The intellectual elites of Washington DC, especially in the technocratic bureaucratic set, have all the head knowledge in the world. Yet they lack one thing: wisdom. Iran is a genocidal regime bent on the total destruction of Israel. It’s not like it’s some secret – they proclaim this daily and fund terrorist groups to achieve those ends.
And yet, these same elites looked at Iran and thought, “Hey, let’s cut a deal!” For the entire Trump administration, we listened to them proclaim that WWIII was right around the corner because of Trump (and frankly, any conservative foreign policy). Yet, here we are on the doorstep of a global conflict, and it’s all at the hands of the “adults in charge.”
I do not believe WWIII is inevitable. I don’t even think a regional conflict is unavoidable. There are plenty of off-ramps and negotiated outcomes that could prevent something broader from breaking out. But that requires a foreign policy group – which has yet to make one correct decision in decades – to get something right. That’s why I’m concerned about global conflict because those heading these agencies lack the wisdom, experience, and wherewithal to get one choice right.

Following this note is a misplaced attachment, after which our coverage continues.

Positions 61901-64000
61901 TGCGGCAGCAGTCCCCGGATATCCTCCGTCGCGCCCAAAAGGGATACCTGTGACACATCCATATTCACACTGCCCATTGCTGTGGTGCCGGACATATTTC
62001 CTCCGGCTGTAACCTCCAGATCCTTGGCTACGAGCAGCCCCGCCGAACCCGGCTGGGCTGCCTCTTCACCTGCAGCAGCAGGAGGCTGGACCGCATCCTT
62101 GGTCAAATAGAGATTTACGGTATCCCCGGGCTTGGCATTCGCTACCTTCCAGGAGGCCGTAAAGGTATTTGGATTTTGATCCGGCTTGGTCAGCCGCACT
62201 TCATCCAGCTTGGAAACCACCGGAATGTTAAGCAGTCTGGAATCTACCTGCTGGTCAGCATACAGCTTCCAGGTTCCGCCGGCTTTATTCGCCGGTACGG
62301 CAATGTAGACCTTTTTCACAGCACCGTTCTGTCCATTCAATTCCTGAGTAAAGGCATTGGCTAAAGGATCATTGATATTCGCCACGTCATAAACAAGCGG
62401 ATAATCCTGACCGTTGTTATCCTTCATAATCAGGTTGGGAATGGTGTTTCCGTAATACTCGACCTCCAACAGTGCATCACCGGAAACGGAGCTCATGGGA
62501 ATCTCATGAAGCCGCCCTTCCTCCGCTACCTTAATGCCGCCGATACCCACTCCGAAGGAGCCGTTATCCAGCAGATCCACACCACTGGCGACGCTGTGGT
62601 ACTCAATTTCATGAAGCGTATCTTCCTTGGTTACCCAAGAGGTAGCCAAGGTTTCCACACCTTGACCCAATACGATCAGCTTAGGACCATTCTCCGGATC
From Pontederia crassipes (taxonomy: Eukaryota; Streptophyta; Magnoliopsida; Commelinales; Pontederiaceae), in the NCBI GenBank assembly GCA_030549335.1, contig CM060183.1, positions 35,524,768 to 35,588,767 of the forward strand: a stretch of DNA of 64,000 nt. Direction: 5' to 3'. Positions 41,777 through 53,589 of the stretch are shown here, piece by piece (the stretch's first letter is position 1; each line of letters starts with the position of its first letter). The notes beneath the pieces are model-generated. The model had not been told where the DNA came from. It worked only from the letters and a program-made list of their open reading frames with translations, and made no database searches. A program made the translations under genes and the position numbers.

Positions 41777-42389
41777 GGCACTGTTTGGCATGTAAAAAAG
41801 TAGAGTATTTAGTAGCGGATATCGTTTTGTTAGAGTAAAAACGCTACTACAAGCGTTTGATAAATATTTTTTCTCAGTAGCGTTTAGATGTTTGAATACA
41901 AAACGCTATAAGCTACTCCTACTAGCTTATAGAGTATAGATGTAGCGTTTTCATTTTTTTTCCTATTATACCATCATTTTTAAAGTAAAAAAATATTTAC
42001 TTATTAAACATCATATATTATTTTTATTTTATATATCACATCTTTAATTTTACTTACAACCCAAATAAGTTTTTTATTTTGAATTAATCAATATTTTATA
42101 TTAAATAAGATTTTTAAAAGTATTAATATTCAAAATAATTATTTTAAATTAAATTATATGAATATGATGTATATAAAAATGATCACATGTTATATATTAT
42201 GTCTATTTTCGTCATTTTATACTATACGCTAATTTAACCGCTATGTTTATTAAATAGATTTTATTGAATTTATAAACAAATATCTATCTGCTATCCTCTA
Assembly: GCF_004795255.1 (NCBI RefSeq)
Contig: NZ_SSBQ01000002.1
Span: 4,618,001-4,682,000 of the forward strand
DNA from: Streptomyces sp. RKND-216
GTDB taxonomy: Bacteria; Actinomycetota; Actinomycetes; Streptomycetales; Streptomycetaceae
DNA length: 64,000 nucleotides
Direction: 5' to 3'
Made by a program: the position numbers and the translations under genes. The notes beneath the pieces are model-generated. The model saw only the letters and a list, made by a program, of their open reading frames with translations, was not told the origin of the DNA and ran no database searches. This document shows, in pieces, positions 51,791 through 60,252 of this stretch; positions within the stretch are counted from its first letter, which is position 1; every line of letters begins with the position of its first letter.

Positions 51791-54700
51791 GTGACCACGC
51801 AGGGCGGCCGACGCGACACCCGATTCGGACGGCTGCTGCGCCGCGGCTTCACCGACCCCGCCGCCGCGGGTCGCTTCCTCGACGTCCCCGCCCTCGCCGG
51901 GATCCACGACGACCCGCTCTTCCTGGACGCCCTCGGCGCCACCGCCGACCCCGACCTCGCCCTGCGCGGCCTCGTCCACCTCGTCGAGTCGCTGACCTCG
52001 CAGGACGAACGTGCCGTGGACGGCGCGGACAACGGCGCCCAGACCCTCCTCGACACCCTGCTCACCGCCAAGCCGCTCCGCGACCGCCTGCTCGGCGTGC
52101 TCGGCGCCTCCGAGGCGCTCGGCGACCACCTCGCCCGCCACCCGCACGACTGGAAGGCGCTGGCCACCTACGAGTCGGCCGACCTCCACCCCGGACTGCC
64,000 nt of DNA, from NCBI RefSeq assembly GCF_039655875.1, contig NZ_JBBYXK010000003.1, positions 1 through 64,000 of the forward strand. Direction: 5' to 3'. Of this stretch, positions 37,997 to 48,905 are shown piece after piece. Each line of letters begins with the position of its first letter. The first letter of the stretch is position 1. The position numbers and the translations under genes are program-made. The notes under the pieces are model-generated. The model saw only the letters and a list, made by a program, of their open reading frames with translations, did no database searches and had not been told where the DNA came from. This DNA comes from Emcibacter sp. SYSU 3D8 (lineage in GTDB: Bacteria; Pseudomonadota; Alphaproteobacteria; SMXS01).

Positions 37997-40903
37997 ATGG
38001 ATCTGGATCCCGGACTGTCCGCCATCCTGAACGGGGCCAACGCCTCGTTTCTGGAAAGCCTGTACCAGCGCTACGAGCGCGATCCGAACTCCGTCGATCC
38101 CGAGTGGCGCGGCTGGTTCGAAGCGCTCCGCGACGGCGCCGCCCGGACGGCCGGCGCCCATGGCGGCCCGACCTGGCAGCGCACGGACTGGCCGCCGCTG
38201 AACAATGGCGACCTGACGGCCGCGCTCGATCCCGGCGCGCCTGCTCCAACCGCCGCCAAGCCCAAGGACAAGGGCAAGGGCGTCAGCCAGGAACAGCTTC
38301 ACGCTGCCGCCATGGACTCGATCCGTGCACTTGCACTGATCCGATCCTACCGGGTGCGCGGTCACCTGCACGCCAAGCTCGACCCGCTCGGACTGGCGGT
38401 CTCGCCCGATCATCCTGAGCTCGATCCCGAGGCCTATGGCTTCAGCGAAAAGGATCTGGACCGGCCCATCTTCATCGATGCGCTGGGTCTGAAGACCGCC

We’d be better off if they flipped a coin or threw darts at an idea board. Republicans aren’t perfect by any stretch. But I can sit here with certainty and know that if Donald Trump – or nearly any candidate in the 2016 and 2024 races – were in charge, we wouldn’t be in this spot.
Decline is not a guarantee – it’s a choice. Over the last few years, America’s failures have come from the worst group of foreign policy professionals in the nation’s history. That’s all in the past, though. What we need now is a miracle from them: get one thing right.